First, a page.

Shipwire Looks to Europe

 
 
By Dan Berthiaume  |  Posted 2008-06-12 Email Print this article Print
 
 
 
 
 
 
 

Shipwire opens a UK facility to extend e-commerce ful-fillment to the continent.

Shipwire, which sells international e-commerce order fulfillment solutions and services, is expanding to allow U.S.-based small online businesses to execute orders from European customers. The company announced its new UK-based warehouse and pick-pack fulfillment facility June 9.

"Since the reduction of Chinese trade barriers in 2005, there has been a surge of small U.S. businesses buying merchandise from Asia, bringing it through the Port of Los Angeles, and becoming part of the import/export world," said Damon Schechter, founder and CEO of Shipwire. "Fulfillment is the last piece. You need someone to handle the hassles of storing and shipping items and reducing the friction of cross-border storage shipping."

Schechter said Shipwire tries to bring the "PayPal experience" to storing and shipping.

"Give us an e-mail address and we give you an address to ship your merchandise in bulk," he said. "You flip a switch in your online store and you're done."

With the weak U.S. dollar making goods from U.S.-based online retailers an attractive buy to European customers, Schechter said Shipwire's UK facility allows small U.S. business to take advantage of what he termed a "unique opportunity."

"It's the beginning of the Holy Grail," he said. "You can get merchandise across the ocean, stick in your credit card number, and go."

Using a Shipwire account, U.S. merchants can outsource inventory, receiving, picking and packing, shipping, returns, freight, customs, and taxes for international shipments into and out of the United States. Working as a hosted solution, it automatically connects with and adds order fulfillment and international shipping to eBay, Yahoo Stores, PayPal, Google Checkout, Zen Cart, NetSuite, Intuit Checkbooks, and other shipping cart and inventory management systems.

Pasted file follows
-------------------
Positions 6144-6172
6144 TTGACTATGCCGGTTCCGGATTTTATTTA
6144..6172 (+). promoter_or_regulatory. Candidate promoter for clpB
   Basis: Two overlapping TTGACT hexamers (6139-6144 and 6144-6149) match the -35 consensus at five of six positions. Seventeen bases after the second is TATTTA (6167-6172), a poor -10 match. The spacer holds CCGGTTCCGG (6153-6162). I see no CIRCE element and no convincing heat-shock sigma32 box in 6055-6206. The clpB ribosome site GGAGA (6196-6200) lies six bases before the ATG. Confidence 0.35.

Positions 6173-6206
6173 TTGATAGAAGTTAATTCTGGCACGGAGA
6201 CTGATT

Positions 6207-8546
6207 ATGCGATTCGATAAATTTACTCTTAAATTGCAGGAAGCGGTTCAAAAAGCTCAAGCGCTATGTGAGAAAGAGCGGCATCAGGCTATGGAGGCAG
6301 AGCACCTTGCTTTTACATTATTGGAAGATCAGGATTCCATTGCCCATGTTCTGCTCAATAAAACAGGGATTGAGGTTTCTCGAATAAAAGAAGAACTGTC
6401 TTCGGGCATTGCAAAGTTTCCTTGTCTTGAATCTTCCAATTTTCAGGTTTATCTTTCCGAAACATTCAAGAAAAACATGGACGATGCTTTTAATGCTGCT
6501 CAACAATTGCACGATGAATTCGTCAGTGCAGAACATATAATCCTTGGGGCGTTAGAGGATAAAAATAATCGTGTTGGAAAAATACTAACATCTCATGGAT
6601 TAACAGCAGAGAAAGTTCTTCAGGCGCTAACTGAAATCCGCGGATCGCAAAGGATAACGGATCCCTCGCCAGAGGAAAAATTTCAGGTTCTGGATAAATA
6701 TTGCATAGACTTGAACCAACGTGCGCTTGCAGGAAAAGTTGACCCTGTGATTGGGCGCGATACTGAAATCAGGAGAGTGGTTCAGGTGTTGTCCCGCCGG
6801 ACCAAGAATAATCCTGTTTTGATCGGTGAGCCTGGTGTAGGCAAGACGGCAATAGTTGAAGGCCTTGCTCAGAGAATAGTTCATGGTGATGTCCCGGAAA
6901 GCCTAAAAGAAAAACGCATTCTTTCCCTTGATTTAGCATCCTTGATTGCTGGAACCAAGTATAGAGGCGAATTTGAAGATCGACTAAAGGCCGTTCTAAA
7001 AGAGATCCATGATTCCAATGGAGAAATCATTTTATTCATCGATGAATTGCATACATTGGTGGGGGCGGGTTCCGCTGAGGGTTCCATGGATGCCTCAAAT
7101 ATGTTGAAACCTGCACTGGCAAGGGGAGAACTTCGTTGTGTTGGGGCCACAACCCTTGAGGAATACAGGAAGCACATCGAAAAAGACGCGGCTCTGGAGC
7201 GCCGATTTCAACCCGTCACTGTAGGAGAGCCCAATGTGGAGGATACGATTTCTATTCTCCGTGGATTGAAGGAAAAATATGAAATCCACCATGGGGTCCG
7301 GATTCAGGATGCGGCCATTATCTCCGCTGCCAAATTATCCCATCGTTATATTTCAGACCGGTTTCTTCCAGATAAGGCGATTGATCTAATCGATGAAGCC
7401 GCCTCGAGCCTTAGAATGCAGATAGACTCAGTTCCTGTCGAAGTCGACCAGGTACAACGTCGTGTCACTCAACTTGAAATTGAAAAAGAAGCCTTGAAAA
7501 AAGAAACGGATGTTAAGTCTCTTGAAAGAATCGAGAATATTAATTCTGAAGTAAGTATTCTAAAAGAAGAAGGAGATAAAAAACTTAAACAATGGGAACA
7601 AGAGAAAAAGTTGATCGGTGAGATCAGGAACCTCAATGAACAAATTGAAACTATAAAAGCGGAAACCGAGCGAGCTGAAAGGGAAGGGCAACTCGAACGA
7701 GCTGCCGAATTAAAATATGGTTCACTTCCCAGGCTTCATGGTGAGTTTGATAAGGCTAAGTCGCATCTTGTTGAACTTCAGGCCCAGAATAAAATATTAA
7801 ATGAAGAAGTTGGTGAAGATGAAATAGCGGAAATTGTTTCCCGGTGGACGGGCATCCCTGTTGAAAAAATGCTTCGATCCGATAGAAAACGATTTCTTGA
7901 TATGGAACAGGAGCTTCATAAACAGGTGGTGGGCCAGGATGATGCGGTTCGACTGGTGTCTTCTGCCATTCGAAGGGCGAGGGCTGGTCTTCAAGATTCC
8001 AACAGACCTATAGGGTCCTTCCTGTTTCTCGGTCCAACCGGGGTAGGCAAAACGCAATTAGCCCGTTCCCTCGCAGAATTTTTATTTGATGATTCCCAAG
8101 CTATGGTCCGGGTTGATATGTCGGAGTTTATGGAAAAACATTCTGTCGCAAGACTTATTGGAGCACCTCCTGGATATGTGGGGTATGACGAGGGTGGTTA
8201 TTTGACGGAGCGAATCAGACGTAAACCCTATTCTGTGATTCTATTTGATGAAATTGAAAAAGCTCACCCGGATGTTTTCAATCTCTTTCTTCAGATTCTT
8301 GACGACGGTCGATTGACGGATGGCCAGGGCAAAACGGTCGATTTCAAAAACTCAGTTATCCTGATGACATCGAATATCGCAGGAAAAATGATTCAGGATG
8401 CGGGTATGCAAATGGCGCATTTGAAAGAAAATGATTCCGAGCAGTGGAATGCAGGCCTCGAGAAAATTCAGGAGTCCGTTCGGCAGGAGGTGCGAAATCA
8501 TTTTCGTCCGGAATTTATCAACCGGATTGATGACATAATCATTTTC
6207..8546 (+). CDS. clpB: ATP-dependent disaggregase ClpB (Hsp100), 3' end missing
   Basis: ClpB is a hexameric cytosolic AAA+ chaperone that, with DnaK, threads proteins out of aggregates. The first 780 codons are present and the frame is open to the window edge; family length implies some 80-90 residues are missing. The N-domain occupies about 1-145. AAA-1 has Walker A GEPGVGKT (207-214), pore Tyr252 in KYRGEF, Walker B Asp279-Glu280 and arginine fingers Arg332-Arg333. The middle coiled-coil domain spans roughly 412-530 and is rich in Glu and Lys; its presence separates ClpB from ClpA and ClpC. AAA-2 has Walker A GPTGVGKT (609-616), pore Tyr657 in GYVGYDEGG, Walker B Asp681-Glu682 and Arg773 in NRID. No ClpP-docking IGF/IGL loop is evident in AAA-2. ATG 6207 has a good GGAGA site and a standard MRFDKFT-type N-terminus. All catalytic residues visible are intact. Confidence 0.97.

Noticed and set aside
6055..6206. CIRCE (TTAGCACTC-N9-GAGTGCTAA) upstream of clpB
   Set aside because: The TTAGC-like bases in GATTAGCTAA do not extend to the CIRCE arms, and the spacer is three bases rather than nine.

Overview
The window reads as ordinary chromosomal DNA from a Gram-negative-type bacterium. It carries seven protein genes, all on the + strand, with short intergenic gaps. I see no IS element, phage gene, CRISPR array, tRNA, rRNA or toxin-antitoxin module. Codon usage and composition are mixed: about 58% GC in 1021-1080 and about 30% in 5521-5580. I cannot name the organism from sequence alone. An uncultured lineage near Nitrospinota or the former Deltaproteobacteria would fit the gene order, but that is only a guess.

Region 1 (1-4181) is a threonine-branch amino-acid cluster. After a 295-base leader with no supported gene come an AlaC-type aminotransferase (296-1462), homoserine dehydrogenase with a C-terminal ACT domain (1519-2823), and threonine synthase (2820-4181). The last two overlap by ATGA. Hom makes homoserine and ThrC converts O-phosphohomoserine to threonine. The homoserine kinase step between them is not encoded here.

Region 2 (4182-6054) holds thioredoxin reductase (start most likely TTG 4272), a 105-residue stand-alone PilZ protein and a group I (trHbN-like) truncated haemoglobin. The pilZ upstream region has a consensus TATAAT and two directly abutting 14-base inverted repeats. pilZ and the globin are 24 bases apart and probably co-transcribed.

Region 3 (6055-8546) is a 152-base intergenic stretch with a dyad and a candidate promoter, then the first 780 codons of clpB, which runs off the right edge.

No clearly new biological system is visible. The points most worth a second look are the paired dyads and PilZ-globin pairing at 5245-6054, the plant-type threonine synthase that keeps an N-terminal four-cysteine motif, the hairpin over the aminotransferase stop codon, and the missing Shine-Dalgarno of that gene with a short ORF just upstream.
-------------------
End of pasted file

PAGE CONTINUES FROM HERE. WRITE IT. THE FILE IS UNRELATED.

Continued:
According to Schechter, small businesses in the United States spend about $80 billion a year bringing merchandise from Asia through Los Angeles, and then storing and shipping it to customers.

"Small businesses are specialists in sales and marketing," he said. "They can plug right into storage and shipping with Shipwire. There's the -you shouldn't be doing this' factor. It's cost- and knowledge- prohibitive."

Greg Sterling, founder of consulting and research firm Sterling Market Intelligence, said Shipwire appears to be a valuable service in principle.

"This is very much like the eBay drop location program," he said. "But it's for slightly larger, more serious entities. Fulfillment is a big logistical hassle."

Sterling said entrepreneurs, small companies and traditional stores lacking e-fulfillment bandwidth that operate at the "low end of the e-commerce spectrum" would probably benefit most from utilizing Shipwire.

The cost of on-demand Shipwire services start at $30 per month and can then increase or decrease, depending on volumes of storage and shipping.

Dan Berthiaume covers the retail space for eWEEK. For more industry news, check out eWEEK.com's Retail Site.

 
 
 
 
 
 
 
 
 
 
 

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